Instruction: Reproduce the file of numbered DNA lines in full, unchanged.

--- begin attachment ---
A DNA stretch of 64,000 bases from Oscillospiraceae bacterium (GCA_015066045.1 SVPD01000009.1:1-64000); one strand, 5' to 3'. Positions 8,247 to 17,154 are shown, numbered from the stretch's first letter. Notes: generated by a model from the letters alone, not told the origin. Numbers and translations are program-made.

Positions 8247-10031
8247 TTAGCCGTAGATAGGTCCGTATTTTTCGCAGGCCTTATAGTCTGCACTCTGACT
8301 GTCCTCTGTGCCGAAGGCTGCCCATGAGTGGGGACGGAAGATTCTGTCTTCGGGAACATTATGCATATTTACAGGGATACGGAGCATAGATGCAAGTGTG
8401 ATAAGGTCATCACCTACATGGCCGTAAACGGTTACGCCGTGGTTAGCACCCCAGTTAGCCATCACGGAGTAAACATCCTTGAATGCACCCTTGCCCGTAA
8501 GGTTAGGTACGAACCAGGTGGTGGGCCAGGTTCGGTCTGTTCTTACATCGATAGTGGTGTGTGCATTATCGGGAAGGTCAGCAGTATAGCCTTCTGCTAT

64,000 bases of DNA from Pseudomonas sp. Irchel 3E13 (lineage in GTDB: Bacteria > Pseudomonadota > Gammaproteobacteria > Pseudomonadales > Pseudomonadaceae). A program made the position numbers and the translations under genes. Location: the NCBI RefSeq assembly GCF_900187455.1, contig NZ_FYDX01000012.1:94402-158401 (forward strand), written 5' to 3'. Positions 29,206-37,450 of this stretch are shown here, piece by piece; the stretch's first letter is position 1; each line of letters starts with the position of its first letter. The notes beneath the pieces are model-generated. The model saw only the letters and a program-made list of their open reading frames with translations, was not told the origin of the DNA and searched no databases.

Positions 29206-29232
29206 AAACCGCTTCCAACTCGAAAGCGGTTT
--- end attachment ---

A DNA stretch of 64,000 bases from Oscillospiraceae bacterium (GCA_015066045.1 SVPD01000009.1:1-64000); one strand, 5' to 3'. Positions 8,247 to 17,154 are shown, numbered from the stretch's first letter. Notes: generated by a model from the letters alone, not told the origin. Numbers and translations are program-made.

Positions 8247-10031
8247 TTAGCCGTAGATAGGTCCGTATTTTTCGCAGGCCTTATAGTCTGCACTCTGACT
8301 GTCCTCTGTGCCGAAGGCTGCCCATGAGTGGGGACGGAAGATTCTGTCTTCGGGAACATTATGCATATTTACAGGGATACGGAGCATAGATGCAAGTGTG
8401 ATAAGGTCATCACCTACATGGCCGTAAACGGTTACGCCGTGGTTAGCACCCCAGTTAGCCATCACGGAGTAAACATCCTTGAATGCACCCTTGCCCGTAA
8501 GGTTAGGTACGAACCAGGTGGTGGGCCAGGTTCGGTCTGTTCTTACATCGATAGTGGTGTGTGCATTATCGGGAAGGTCAGCAGTATAGCCTTCTGCTAT

64,000 bases of DNA from Pseudomonas sp. Irchel 3E13 (lineage in GTDB: Bacteria > Pseudomonadota > Gammaproteobacteria > Pseudomonadales > Pseudomonadaceae). A program made the position numbers and the translations under genes. Location: the NCBI RefSeq assembly GCF_900187455.1, contig NZ_FYDX01000012.1:94402-158401 (forward strand), written 5' to 3'. Positions 29,206-37,450 of this stretch are shown here, piece by piece; the stretch's first letter is position 1; each line of letters starts with the position of its first letter. The notes beneath the pieces are model-generated. The model saw only the letters and a program-made list of their open reading frames with translations, was not told the origin of the DNA and searched no databases.

Positions 29206-29232
29206 AAACCGCTTCCAACTCGAAAGCGGTTT